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Psychological Assessment

The assessment of personality variables.

Psychological assessment is used for a variety of purposes, ranging from screening job applicants to providing data for research projects. Most assessment methods fall into one of three categories: observational methods, personality inventories, or projective techniques.

Observational assessment is performed by a trained professional either in the subject's natural setting (such as a classroom), an experimental setting, or during an interview. Interviews may be either structured with a standard agenda, or unstructured, allowing the subject to determine much of what is discussed and in what order. Impressions gained from interviews are often recorded using rating scales listing different personality traits. Expectations of the observer, conveyed directly or through body language and other subtle cues, may influence how the interviewee performs and how the observer records and interprets his or her observations.

Personality inventories consist of questionnaires on which people report their feelings or reactions in certain situations. They may assess a particular trait, such as anxiety, or a group of traits. One of the oldest and best known personality inventories is the Minnesota Multiphasic Personality Inventory (MMPI), a series of 550 questions used to assess a number of personality traits and psychological disturbances for people over age 16. The MMPI is scored by comparing the subject's answers to those of people known to have the traits or disturbances in question. While initially designed to aid in the diagnosis of serious personality disorders, the MMPI is now widely used for persons with less severe problems, as enough data has been collected from this population to allow for reliable interpretation of test results. One problem with personality inventories is that people may try to skew their answers in the direction they think will help them obtain their objective in taking the test, whether it is being hired for a job or being admitted to a therapy program. Validity scales and other methods are commonly used to help determine whether an individual has answered the test items carefully and honestly.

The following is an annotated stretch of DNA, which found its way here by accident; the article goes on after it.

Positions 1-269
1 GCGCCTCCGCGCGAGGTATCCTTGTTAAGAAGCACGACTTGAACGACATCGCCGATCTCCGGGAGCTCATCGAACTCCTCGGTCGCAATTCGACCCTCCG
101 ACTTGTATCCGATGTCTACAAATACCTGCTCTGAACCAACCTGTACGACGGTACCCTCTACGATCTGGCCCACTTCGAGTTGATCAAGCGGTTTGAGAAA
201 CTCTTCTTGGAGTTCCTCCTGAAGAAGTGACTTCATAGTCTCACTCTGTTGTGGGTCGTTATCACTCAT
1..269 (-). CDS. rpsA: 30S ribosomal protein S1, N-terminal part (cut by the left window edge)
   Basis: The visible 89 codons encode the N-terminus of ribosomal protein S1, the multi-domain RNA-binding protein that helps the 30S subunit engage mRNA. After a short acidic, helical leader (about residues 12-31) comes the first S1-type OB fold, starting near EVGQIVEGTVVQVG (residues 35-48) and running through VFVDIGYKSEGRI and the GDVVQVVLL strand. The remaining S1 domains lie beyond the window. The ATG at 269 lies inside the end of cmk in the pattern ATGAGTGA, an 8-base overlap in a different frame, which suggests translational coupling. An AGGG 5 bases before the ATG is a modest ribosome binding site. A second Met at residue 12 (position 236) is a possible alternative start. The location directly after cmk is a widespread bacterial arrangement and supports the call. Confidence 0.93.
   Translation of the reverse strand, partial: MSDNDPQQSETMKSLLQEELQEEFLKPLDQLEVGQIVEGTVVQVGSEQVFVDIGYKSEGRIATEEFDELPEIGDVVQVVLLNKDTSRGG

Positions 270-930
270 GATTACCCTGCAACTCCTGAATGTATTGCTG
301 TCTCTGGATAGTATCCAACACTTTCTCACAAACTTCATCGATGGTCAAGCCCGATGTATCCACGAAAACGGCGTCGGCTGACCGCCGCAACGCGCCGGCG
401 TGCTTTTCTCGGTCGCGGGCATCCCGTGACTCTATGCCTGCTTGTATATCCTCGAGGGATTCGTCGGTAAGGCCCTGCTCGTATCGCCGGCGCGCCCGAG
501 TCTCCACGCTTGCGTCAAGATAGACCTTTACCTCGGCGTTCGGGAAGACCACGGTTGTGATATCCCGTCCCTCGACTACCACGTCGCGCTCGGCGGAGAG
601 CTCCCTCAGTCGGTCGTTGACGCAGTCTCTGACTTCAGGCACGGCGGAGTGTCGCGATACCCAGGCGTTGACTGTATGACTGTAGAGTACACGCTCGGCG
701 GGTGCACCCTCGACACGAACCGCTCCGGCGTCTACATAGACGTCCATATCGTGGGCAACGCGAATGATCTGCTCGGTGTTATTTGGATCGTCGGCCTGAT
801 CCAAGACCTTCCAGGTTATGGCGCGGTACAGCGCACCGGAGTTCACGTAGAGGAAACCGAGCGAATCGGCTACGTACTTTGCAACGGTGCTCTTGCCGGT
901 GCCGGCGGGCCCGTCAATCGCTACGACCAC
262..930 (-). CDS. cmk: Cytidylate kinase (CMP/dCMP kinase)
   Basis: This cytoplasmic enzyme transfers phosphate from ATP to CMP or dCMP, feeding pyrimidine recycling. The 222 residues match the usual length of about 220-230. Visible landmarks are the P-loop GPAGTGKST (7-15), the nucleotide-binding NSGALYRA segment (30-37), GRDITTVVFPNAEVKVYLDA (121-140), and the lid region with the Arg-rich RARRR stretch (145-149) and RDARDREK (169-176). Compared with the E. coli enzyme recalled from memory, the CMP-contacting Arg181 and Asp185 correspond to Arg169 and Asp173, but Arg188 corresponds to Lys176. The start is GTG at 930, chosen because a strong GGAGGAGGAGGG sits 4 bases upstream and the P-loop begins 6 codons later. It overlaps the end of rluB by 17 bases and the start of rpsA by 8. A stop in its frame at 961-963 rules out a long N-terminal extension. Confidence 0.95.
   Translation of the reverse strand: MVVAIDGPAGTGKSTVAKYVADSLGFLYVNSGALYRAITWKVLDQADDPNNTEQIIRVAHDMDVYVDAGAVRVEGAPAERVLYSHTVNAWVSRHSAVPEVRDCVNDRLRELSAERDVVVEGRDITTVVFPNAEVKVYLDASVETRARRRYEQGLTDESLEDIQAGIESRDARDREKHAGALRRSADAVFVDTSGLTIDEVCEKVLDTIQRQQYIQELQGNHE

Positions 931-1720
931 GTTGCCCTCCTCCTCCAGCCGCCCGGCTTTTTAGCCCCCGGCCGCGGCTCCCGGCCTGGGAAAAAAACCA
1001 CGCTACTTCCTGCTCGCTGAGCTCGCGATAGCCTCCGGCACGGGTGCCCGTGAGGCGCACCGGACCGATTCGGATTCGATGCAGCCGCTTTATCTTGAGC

A projective test gives the subject a greater opportunity for imaginative freedom of expression than does a personality inventory, where the questions are fixed beforehand. Projective tests present individuals with ambiguous situations which they must interpret, thus projecting their own personalities onto those situations. The best known projective test is the Rorschach Psychodiagnostic Test, or inkblot, test first devised by the Swiss psychologist Hermann Rorschach in the 1920s. The test subject describes his or her reactions to elaborate inkblots presented on a series of ten cards. Responses are interpreted with attention to three factors: what parts or parts of each inkblot the subject responds to; what aspects of the inkblot are stressed (color, shape, etc.); and content (what the inkblot represents to the subject). Another widely used projective test is the Thematic Apperception Test (TAT), developed at Harvard University in the 1930s. In this test, the subject is shown a series of pictures, each of which can be interpreted in a variety of ways, and asked to construct a story based on each one. Responses tend to reflect a person's problems, motives, preoccupations, and interpersonal skills. Projective tests require skilled, trained examiners, and the reliability of these tests is difficult to establish due to their subjective nature. Assessments may vary widely among different examiners. Scoring systems for particular traits have been fairly reliable when used with the Thematic Apperception Test.

Further Reading

Handbook of Psychological Assessment. New York: Wiley, 1990.

Personality and Ability: The Personality Assessment System. Lanham, MD: University Press of America, 1994.

Additional topics

Psychology EncyclopediaPsychological Tests & Methods